I had a bad week.
OK, not a completely bad week, but I got a little cranky. I woke up on Thursday morning at 3:40 a.m. and could not get back to sleep. A series of events made me realize that if we as a church, do not move boldly and clearly in the direction of mission and outreach NOW, we are not going to make it.
There is an old story about the vikings landing in northern Great Britain in the dark ages (who knows if the story is true). While the men slept on the shore at night, the captain burned all the ships that would have taken them safely back to their comfortable homes in Norway. The next morning when the men awoke, he told them, "if you want to go back home the only way to do that is to fight your way forward." Now, I agree that the metaphor has all kinds of problems, but the point is, when you have no other choice but to go forward, you have much more zeal.
We need zeal in the area of mission, outreach and evangelism.
In the past week, I listened to a series of disconnected stories that were not so disconnected. One was from a pastor describing her frustration with her congregational council as they spent almost 90 minutes debating what kind of food to offer at a church fair, when they had before them a proposal to open their church to an AA group that got tabled to the next month. (You people that need a place to stay sober you'll just have to wait while we choose between cupcakes and brownies) Another was a collection of churches who are located in an area undergoing dramatic multicultural demographic shifts, yet none of the congregation's wants to reach out to the new immigrant communities. A third event centered around a pastor interested in coming to our synod for a new call, simply told me that outreach/mission/evangelism was not a top priority. (The pastor might need a new ear drum after I filled it with...well, let's just leave it at that, and know that a statement like that will not get you consider for calls in this synod)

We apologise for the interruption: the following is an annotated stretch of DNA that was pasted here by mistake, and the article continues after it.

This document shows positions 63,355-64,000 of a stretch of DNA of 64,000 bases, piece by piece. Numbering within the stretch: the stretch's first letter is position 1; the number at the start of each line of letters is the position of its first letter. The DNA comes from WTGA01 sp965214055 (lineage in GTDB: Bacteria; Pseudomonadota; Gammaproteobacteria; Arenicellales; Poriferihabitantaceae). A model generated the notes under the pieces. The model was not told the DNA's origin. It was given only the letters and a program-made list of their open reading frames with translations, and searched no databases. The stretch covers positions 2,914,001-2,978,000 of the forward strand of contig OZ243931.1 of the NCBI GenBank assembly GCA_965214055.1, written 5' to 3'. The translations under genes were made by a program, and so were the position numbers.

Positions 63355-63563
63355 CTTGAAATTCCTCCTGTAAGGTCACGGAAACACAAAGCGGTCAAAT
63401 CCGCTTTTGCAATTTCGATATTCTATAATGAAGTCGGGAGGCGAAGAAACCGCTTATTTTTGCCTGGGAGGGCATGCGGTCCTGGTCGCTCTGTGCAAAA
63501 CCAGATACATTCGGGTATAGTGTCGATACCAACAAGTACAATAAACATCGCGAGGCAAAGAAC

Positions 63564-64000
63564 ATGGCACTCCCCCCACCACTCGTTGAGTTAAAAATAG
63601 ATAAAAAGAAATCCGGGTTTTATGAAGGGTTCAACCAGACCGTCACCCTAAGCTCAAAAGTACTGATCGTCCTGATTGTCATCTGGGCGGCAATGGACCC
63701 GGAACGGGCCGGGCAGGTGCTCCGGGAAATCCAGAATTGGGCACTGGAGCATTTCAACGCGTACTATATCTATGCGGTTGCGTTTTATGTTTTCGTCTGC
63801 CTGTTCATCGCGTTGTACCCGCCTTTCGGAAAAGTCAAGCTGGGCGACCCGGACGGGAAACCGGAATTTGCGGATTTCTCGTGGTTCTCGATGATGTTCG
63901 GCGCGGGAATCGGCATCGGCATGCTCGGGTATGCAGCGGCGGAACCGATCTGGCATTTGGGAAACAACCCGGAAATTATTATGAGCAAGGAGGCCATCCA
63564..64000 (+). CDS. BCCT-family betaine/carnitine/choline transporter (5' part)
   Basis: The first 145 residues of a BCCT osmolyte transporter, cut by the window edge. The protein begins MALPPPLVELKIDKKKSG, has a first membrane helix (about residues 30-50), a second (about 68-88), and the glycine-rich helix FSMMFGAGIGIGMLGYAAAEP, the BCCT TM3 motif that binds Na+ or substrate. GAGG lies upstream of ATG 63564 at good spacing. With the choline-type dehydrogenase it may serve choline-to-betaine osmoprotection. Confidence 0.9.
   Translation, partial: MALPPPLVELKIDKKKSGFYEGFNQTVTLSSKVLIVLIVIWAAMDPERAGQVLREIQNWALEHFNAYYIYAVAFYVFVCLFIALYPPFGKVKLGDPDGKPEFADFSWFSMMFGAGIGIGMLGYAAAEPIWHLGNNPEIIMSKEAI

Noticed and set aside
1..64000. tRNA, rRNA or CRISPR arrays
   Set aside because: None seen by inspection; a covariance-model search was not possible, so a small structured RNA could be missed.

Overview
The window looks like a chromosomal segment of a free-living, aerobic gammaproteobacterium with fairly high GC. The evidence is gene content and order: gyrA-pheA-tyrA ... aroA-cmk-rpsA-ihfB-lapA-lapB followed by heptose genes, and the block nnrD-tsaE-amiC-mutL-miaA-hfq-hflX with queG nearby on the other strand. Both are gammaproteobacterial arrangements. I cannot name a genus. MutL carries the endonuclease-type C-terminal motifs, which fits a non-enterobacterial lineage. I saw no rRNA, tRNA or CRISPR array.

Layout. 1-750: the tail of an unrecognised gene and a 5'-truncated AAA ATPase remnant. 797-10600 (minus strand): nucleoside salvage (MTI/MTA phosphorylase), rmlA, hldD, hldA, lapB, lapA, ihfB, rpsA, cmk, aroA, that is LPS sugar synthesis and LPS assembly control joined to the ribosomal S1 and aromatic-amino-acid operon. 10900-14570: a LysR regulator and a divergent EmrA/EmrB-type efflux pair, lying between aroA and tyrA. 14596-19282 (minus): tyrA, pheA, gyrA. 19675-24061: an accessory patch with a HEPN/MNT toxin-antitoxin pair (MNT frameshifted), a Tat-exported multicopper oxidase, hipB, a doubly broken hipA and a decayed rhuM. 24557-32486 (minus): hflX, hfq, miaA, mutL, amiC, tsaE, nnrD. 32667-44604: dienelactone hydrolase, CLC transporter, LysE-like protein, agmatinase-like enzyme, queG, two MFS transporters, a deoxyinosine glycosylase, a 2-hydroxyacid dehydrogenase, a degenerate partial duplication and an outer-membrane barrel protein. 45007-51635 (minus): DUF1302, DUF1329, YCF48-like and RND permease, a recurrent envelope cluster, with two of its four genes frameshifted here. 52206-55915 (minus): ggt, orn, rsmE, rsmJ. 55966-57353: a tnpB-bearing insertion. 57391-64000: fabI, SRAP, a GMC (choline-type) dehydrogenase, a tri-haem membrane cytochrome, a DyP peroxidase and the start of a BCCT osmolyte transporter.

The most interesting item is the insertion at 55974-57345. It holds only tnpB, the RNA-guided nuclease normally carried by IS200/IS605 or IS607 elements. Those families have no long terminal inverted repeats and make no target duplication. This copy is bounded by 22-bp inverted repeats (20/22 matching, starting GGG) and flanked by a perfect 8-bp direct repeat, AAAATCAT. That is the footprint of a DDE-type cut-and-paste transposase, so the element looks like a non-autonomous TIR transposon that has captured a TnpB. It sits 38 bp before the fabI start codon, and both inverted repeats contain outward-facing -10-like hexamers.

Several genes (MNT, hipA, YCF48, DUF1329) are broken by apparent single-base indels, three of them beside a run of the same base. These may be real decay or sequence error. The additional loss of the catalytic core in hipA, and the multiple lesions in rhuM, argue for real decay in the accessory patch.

If we don't get up off our duffs, and start to engage this rapidly changing environment, we are sunk. If there were ships to burn, I'd start burning them, so as to force us forward.
In taking my own medicine of not simply whining, but putting forth some options, here goes a few:
1. Consider a churchwide reading and discussion of Alan Roxburgh's book Missional: Joining God in the Neighborhood.
Alan will be our speaker at the Bishop's Convocation this year, and our clergy along with AIM's, Deaconesses and Diaconal ministers will have a chance to hear him speak.
Use this study not for navel gazing, but for action. End every conversation with the question: What's one thing we can do? Now, Next Week, Next month. Then do it!
2. Pericope Study groups - I'm all for them, but what about including people who are not going to church. How could you include those not yet in your church in conversation with the scriptures. (FYI - Pericope study groups are typically weekly gatherings of area clergy to discuss the coming scripture lessons for sunday preaching)
3. Form a WTHIGOAU group. This stands for What the Hell is Going On Around Us. Start conversations with local school principals to find out how you can help solve a problem in your community. Believe me the local public school leaders know what they are, because they deal with them everyday. Find a need, not thirty needs, find one and tackle it. Making it the defining characteristic of your congregation. Build that and people will come.
4. Embody the true meaning of Grace. Pr. Tim Roser, Pr. Santiago Rodriguez and Pr. Dave Rinas recently reminded in three different conversations that lifelong Lutherans take the meaning of grace for granted. Yet, almost everyone that I know, who has come into the Lutheran flavor of Christianity from the outside, has been simply blown away by God's grace. I know that has been true for myself. You also see it Nadia Bolz-Weber's writings, as well as the conversations happening with our Latino Mission Developers. Now when I say, emphasize Grace, I don't mean theological pontifications on confessional writings, and I don't mean Hallmark cards with puffy white baby angels - I mean narratives of redemption. People whose lives have been profoundly impacted by receiving the good news of God's grace in Jesus Christ.
5. Preach and talk about mission and outreach and evangelism everywhere and always. Celebrate when and where you see it.
The thing is, the ships are burning as we speak, so we might as well get going anyway, cause staying where we are ain't working.
More to come on this topic...